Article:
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The Bureau of Customs (BOC) has filed three smuggling cases against importers, customs brokers, and customs personnel for misdeclaration and illegal importation of gun parts and ammunition.

The first criminal case was filed before the Department of Justice (DOJ) on October 18 against ASD Total Package Enterprises president Ariel Sagun De Mesa and customs broker Michael Miranda Sumile for reportedly importing P1.2 million worth of misdeclared red onions at the Manila International Container Port (MICP) last September.

The eight ASD shipments arrived at MICP on August 14 and were declared to contain 20,000 cartons of fresh apples. Upon inspection, MICP authorities found bags of red onions behind the boxes of apples.

De Mesa and Sumile were charged with violating Section 1401 (Unlawful Importation or Exportation) in relation to Sections 1400 (Misdeclaration, Misclassification, Undervaluation in Goods Declaration) and 117 (Regulated Importation and Exportation) of the Customs Modernization and Tariff Act (CMTA), Section 3 (Large-Scale Agricultural Smuggling as Economic Sabotage) of Republic Act 10845 or the Anti-Agricultural Smuggling Act of 2016, and Article 172 (falsification by private individual and use of falsified documents) of the Revised Penal Code (RPC).

Several other shipments of ASD Total Package had been seized by BOC in the previous months as those also hid onions that were misdeclared as apples to evade paying the correct duties and taxes. Apples have zero tariff while onions are imposed a 35% tariff.

The second smuggling case was filed against Gregorio Dela Cruz, June Navarro, and Hilario Vicencio for the alleged illegal importation of gun parts and ammunition estimated to be worth P1 million. The respondents face charges of violating Sections 1401 and Section 119 (Restricted Importation, and Exportation) of the CMTA, in relation to Sections 28 (g) and 33 of Republic Act 10591 or the Comprehensive Firearms and Ammunition Regulation Act.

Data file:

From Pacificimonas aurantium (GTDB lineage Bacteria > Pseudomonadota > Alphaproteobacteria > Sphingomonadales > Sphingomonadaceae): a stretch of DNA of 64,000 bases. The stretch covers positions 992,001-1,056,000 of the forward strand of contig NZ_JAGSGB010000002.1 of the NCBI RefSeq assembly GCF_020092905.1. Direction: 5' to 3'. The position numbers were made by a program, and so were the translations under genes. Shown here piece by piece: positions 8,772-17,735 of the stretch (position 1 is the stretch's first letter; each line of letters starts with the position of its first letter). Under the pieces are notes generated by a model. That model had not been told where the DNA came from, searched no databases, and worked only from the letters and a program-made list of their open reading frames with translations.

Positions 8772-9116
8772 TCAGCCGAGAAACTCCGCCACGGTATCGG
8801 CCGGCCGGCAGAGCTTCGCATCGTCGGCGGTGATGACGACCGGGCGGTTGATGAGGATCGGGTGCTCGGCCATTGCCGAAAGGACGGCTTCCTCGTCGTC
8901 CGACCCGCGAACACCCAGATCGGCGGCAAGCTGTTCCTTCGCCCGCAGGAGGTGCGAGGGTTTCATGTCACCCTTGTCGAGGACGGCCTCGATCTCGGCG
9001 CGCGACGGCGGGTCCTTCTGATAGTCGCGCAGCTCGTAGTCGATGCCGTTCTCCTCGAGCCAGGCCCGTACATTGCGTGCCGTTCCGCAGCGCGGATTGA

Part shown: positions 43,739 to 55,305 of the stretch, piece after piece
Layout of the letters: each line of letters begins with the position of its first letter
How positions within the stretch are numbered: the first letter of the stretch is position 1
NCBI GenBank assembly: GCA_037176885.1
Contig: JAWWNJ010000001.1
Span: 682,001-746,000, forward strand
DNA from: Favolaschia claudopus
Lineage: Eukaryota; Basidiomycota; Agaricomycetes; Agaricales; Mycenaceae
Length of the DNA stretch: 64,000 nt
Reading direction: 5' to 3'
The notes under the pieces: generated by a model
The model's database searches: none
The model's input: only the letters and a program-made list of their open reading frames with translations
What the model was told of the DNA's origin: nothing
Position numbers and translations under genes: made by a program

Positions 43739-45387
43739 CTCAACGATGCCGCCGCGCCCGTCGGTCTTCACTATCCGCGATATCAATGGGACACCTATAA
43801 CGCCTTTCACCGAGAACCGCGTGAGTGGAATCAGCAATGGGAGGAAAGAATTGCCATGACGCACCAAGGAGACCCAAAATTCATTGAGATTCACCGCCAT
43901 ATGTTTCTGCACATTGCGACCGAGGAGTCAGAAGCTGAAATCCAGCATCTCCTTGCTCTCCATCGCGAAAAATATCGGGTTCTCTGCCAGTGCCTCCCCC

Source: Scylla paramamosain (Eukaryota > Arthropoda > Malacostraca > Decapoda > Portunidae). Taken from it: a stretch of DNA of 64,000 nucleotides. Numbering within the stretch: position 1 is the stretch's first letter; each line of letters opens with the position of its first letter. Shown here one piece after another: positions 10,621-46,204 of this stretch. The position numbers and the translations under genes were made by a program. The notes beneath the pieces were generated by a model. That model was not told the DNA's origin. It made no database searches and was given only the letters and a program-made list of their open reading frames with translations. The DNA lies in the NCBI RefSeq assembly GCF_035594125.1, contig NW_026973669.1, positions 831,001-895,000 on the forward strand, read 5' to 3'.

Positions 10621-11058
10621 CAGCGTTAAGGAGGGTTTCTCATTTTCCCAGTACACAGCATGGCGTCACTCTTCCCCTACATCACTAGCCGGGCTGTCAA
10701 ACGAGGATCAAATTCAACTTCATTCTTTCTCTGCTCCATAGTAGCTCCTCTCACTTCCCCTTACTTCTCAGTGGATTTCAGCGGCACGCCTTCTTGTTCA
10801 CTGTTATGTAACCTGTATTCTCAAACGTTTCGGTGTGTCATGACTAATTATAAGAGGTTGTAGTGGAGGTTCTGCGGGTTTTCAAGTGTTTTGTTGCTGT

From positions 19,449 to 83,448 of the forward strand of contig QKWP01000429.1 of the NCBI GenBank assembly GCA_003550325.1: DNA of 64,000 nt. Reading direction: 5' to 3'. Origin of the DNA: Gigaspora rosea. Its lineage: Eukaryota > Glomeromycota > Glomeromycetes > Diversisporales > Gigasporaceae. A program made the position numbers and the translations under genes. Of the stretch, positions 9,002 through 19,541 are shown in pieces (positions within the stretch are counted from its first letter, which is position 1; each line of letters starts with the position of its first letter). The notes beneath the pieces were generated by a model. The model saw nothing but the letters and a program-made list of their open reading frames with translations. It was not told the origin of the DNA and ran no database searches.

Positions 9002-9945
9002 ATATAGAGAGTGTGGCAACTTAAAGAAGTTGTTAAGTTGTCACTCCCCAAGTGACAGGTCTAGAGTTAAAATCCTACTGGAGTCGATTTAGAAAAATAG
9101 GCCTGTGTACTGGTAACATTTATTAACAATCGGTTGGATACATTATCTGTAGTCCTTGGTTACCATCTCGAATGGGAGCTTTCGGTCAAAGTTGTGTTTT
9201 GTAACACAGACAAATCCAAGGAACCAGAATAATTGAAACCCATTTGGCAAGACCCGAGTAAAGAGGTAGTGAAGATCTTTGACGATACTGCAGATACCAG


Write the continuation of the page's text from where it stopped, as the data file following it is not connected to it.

The third smuggling case was filed against D3S Trading proprietor Del A. Salumbre and customs broker Ma. Theresa B. Santos for supposedly importing misdeclared forklift, 18 drums of glycerol chemicals, cellular phones, motorcycles parts and accessories, laptop, computer mother boards, and computer components and accessories. The shipment had an estimated value of P1.5 million.

The consignee and the customs broker violated Section 1400 and Section 1401 of the CMTA in relation to Article 172 (falsification by public officer, employee or notary or ecclesiastic minister) in relation to Article 171 of the RPC, said BOC.

Meanwhile, employees of BOC who reportedly connived with D3S Trading were also charged. Customs examiner Fe M. Serna, Office of the Commissioner representative Manuel Yapan Jr., Office of the District Collector representative Gerardo Porbile, and principal appraiser Danilo Rigor are facing charges for violating Section 1431 (Statutory Offenses of Officers and Employees) of the CMTA and Article 171 of the RPC.

Since August 30, 2017, BOC has filed 71 criminal complaints against erring importers, brokers, and customs personnel before the DOJ.

“Our legal division is relentless in filing cases against illicit traders who continue to defy customs laws. Our intensified campaign against illicit trade sends a clear message that we are serious in putting an end to smuggling and we will not tolerate such blatant disregard of our customs laws, rules, and regulations,” Customs Commissioner Isidro Lapeña said in a statement.

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